The parents of Holden Armenta have filed a lawsuit against the left-leaning publication Deadspin for an article published last November.
The article by writer Carron Phillips featured a photo of Holden, age 9, wearing face paint in his team’s colors and an Indian headdress. The article was titled, “The NFL needs to speak out against the Kansas City Chiefs fan in Black face, Native headdress.”
Phillips wrote: “It takes a lot to disrespect two groups of people at once. But on Sunday afternoon in Las Vegas, a Kansas City Chiefs fan found a way to hate black people and the native americans at the same time…Despite their age, who taught that person that what they were wearing was appropriate?”
In fact, the boy wasn’t wearing blackface, and his family says they are of Native American heritage.
Deadspin didn’t correct its article but issued an “update” that read, in part, “We regret any suggestion that we were attacking the fan or his family.”
The family has now filed a lawsuit against Deadspin saying the website “maliciously and wantonly attack[ed] a nine-year-old boy and his parents for Phillips’ own race-drenched political agenda.”
The complaint begins as follows:
Nine-year-old H.A. loves the Kansas City Chiefs—and he loves his family’s Chumash-Indian heritage. On November 26, 2023, H.A. displayed that love by attending the Chiefs-Raiders NFL football game wearing a Chiefs jersey and necklace, his face painted half-red and half-black, and a costume headdress— just as Chiefs fans and other avid sports fans have done for decades.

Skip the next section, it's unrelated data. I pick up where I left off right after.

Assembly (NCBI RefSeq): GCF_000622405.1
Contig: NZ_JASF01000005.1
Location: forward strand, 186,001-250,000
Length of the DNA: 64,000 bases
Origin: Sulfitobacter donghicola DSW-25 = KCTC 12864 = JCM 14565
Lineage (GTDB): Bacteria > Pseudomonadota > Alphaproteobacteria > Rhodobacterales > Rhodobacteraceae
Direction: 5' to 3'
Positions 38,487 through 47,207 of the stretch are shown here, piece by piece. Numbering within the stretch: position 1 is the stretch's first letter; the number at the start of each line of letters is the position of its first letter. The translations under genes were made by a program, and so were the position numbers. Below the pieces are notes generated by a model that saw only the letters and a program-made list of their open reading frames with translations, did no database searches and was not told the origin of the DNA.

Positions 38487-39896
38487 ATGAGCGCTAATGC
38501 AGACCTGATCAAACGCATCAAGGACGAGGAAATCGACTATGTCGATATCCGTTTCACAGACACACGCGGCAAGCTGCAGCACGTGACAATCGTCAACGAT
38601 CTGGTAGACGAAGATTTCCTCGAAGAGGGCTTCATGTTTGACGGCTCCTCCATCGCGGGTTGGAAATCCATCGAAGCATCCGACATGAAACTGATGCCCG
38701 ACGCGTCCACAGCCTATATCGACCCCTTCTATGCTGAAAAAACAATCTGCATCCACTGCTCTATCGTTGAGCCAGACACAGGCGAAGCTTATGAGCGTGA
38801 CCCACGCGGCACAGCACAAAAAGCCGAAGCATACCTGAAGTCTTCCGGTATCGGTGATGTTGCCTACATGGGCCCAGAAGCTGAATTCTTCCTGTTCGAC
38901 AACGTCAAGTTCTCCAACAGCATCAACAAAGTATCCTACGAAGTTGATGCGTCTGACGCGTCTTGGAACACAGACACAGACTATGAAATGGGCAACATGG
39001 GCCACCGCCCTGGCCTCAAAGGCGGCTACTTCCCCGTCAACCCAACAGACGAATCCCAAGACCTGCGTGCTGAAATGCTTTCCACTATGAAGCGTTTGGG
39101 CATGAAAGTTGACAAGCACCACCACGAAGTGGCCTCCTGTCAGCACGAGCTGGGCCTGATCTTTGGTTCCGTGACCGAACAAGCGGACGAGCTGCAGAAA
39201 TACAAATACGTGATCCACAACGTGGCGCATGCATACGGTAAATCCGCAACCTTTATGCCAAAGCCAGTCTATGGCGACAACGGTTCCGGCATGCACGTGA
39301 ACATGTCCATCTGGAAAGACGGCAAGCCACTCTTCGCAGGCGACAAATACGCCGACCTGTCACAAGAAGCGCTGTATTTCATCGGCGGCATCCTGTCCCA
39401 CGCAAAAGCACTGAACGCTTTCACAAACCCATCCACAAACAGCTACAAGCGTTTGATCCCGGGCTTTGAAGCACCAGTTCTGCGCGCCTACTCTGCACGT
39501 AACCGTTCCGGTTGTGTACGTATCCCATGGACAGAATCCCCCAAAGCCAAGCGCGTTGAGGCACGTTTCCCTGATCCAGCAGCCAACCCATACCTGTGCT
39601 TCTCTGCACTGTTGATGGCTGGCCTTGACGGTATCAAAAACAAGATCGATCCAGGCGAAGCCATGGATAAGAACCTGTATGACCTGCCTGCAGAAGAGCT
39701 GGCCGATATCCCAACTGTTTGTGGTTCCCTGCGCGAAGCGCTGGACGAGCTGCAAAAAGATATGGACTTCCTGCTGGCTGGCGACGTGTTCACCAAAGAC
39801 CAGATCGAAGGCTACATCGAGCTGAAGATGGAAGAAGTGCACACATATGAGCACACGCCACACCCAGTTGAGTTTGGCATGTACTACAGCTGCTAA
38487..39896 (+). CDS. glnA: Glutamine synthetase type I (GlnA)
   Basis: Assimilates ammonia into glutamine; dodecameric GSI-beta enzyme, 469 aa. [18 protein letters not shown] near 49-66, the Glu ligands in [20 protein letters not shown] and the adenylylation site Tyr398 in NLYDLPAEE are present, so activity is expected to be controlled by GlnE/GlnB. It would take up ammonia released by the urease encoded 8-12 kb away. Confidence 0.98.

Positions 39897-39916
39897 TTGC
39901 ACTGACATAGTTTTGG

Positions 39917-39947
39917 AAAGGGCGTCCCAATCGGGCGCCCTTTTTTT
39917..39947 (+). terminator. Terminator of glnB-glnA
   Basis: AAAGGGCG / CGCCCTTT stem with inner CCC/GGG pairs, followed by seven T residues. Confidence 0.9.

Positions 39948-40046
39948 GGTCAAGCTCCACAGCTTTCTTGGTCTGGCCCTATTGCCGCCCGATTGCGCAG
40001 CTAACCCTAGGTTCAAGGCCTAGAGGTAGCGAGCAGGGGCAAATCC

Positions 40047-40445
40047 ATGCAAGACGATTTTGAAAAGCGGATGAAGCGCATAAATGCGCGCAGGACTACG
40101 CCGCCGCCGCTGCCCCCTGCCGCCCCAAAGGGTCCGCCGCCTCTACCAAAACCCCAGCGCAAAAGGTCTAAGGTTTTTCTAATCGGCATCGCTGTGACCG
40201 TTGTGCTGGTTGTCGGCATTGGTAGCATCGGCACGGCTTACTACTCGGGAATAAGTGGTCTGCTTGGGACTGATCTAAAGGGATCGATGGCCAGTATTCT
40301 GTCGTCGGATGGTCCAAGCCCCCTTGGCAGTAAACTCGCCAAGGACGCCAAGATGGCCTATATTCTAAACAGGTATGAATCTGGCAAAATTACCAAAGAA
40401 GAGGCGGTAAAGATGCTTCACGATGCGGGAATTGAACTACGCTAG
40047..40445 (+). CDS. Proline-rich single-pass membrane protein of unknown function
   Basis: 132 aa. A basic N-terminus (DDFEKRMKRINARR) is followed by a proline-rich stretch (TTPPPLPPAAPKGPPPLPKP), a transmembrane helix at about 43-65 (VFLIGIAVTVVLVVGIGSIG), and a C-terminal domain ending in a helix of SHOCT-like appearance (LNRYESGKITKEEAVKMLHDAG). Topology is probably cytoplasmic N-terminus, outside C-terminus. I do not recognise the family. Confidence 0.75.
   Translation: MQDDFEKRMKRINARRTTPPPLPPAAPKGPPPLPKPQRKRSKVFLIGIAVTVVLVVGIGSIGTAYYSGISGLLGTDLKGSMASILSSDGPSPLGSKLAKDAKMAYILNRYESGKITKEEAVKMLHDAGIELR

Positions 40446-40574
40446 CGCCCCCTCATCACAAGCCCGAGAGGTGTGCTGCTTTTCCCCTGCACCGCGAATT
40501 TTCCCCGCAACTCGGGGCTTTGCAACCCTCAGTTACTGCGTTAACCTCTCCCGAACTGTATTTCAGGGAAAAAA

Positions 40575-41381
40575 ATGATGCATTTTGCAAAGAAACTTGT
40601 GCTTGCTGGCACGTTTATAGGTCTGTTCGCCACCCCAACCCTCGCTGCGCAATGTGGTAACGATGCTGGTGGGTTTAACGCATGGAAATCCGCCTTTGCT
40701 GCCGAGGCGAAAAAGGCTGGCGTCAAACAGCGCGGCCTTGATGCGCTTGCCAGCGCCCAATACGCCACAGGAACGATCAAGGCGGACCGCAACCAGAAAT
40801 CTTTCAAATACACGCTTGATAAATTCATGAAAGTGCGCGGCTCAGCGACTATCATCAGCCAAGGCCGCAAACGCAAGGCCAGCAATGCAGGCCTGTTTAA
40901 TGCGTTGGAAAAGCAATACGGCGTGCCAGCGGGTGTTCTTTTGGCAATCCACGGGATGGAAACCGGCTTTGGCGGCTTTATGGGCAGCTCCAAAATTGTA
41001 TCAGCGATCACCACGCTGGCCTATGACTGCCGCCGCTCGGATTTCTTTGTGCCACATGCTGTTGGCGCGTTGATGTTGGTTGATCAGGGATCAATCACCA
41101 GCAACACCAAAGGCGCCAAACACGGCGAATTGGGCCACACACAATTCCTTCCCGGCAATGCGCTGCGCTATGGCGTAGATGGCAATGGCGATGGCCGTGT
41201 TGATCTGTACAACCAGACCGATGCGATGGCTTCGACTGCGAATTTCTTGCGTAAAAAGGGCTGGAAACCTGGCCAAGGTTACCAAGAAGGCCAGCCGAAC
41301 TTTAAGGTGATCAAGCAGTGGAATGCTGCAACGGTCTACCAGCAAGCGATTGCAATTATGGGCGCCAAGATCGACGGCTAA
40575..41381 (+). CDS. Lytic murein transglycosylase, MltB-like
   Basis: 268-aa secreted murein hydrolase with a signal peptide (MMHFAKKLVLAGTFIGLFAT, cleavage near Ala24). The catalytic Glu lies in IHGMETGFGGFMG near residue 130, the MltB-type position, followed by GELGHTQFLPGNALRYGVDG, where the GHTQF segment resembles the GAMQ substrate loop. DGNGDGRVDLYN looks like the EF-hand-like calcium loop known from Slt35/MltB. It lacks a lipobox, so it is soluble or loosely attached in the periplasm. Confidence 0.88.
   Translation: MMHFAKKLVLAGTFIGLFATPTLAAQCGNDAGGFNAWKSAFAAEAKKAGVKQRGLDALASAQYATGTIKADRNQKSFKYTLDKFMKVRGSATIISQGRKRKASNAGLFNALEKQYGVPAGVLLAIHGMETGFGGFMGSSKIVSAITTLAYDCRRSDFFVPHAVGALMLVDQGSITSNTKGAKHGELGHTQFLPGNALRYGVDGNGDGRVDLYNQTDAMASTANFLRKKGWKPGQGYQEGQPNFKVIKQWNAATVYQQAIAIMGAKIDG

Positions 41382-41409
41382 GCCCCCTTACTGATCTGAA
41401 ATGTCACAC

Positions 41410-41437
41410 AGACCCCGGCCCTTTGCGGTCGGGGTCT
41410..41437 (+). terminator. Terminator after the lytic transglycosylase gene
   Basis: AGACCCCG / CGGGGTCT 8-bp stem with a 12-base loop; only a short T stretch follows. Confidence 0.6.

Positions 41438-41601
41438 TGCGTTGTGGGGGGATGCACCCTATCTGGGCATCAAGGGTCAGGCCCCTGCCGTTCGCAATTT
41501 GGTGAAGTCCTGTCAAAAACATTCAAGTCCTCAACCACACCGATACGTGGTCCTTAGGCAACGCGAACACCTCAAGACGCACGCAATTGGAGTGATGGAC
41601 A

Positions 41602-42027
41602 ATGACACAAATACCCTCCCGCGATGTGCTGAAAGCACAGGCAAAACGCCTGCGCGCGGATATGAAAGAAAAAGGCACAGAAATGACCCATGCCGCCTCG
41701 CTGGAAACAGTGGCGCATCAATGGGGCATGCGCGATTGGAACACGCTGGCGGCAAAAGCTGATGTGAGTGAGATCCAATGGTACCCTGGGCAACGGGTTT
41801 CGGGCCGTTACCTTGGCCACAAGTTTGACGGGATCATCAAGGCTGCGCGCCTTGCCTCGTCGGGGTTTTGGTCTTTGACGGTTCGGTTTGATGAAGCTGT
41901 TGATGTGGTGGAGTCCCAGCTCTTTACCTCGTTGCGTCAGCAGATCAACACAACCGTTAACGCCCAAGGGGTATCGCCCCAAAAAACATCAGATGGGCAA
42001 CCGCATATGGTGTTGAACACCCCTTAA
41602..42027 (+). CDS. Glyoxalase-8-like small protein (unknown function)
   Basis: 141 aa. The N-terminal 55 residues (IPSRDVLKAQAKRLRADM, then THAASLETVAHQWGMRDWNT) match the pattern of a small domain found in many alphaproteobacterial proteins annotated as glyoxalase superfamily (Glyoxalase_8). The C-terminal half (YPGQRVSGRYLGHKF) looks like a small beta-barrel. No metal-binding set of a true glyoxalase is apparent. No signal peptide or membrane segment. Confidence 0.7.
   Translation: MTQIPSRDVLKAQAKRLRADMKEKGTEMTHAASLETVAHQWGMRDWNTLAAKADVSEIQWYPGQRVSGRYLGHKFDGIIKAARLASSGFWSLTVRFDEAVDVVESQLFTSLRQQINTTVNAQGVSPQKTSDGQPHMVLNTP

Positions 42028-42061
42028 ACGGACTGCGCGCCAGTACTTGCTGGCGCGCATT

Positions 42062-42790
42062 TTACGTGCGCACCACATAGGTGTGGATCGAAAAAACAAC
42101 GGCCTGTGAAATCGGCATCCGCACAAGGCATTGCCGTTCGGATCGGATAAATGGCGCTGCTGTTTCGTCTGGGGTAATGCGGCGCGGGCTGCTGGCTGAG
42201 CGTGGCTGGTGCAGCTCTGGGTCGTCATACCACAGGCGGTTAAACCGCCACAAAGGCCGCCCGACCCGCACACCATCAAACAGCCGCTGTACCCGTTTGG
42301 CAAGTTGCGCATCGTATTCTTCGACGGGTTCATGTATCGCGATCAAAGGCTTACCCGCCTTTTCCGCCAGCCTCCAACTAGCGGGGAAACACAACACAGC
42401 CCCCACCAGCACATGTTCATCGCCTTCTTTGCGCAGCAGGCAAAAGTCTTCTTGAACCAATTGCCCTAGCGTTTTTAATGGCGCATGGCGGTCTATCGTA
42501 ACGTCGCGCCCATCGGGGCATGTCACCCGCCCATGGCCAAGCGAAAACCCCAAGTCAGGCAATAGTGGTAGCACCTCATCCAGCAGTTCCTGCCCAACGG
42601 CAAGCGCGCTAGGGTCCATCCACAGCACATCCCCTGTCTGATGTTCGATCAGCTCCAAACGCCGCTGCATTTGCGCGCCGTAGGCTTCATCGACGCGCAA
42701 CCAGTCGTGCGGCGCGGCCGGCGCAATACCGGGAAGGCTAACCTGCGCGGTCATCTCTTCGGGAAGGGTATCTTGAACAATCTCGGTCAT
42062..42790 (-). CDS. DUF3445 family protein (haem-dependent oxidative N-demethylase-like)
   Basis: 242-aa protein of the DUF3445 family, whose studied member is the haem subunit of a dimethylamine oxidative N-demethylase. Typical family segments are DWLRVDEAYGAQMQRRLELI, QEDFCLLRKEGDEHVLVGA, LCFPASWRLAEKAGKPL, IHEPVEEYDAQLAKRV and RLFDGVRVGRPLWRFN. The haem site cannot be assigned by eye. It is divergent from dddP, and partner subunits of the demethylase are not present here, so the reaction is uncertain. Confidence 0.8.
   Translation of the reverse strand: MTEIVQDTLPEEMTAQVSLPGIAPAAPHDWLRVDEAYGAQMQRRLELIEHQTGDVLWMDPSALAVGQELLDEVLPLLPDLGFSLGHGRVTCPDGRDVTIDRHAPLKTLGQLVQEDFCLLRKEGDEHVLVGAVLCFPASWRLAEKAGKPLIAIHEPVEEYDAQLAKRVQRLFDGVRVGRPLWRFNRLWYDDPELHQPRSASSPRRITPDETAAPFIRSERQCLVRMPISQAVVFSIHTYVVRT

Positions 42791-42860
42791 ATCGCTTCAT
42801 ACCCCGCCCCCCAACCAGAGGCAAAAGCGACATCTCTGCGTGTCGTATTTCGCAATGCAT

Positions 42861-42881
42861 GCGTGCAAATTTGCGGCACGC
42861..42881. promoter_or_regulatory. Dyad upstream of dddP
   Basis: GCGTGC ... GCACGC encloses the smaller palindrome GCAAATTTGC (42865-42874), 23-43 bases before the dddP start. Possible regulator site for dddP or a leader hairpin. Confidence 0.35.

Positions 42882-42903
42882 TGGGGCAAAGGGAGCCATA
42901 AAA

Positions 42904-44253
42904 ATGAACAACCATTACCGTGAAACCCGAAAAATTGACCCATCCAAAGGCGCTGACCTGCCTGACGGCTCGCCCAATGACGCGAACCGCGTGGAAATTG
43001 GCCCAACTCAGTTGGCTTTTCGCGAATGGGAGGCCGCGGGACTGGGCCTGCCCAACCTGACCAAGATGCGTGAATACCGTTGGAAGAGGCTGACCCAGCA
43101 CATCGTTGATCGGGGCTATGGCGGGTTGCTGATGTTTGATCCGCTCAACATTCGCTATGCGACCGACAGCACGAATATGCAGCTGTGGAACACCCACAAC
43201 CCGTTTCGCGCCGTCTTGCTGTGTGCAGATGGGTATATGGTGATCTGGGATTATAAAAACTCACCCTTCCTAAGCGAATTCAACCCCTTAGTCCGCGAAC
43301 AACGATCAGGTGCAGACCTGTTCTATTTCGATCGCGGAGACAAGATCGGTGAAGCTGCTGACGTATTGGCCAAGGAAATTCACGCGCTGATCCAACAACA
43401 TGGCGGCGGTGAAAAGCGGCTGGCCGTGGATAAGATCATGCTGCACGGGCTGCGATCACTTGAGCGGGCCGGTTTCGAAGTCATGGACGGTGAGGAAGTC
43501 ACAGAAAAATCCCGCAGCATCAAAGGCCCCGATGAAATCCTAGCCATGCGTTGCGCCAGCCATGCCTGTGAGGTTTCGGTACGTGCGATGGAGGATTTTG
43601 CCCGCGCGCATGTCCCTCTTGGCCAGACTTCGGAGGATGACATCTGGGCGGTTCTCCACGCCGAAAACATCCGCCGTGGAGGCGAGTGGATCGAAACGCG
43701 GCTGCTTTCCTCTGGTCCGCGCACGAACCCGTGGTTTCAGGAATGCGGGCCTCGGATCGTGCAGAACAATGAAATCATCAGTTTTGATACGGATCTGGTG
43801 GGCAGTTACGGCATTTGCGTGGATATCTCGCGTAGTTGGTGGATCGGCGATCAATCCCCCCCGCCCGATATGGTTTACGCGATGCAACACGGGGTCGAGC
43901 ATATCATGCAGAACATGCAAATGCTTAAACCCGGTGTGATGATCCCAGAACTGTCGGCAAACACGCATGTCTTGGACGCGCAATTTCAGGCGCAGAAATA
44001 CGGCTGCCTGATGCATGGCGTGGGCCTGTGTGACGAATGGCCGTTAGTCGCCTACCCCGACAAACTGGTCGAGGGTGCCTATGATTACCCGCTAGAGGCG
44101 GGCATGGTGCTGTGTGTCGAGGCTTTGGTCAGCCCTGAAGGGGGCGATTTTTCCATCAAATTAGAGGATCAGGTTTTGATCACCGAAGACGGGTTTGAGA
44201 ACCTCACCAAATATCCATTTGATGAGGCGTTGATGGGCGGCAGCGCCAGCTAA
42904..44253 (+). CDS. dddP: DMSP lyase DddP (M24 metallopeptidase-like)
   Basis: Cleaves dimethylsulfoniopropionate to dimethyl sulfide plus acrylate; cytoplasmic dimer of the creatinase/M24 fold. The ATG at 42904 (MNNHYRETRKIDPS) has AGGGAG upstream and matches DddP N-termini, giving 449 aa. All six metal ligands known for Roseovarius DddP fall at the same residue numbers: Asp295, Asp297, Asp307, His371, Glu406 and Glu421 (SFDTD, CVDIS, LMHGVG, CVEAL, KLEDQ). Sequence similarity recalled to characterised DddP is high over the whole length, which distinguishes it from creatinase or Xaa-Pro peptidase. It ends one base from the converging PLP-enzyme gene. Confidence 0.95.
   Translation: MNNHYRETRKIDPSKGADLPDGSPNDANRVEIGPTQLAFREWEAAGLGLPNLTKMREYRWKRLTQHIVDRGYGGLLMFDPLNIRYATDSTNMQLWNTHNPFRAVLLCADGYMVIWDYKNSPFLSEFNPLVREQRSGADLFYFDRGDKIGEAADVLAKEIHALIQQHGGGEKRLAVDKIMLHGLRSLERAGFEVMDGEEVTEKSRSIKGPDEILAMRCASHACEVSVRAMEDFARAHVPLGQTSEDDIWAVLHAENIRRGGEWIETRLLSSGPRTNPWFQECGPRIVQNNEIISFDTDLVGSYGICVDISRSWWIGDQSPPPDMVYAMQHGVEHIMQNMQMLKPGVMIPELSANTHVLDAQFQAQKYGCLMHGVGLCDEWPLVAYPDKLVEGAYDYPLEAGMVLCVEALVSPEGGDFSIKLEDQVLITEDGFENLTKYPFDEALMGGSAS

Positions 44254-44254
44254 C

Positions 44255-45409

It includes photos of fans wearing headdresses and face paint in the team’s colors.
In a tweet he later deleted, Phillips called people who defended the boy “idiots” for “treating this as some harmless act.”
More of the complaint reads:
The problem with Phillips’ Article: literally none of it was true. [Holden Armenta] H.A. did not wear blackface. “Blackface” is “dark makeup worn to mimic the appearance of a Black person and especially to mock or ridicule Black people.”1 Before this controversy, nine-year-old H.A. had no idea what blackface was or the racist history behind it. And he certainly did not wear black paint on half of his face to mimic or mock Black people. He is a child, and until Deadspin and Phillips’ malicious accusation, it never occurred to nine-year-old H.A. that a person could hate another for the color of their skin. The truth is that H.A.’s face was painted in Chiefs’ team colors, black and red, split down the middle—just as myriad fans and team regalia have for decades. Nor does H.A. hate Native Americans. He is Native American. And H.A.’s parents, Raul and Shannon Armenta, did not teach H.A. to hate Native Americans at home. H.A.’s father, Raul, belongs to the Santa Ynez Band of Chumash Indians, and he works on the tribal reservation. And H.A.’s grandfather was a tribal elder. Throughout his childhood, H.A.’s parents have taught H.A. and his siblings the proud heritage, culture, and traditions of their tribe—and they celebrate that culture and history proudly. H.A. did not wear a costume headdress because he was “taught hate at home”—he wore it because he loves the Kansas City Chiefs’ football team and because he loves his Native American heritage. By noon the same day Deadspin published the Article, Deadspin’s account on the social media site X (formerly Twitter) was flooded with comments showing H.A.’s full face. At 11:51 AM, H.A.’s mother, Shannon, posted on Facebook that H.A. was Native American and pleaded with Deadspin to “just stop already” in its attempt to create division.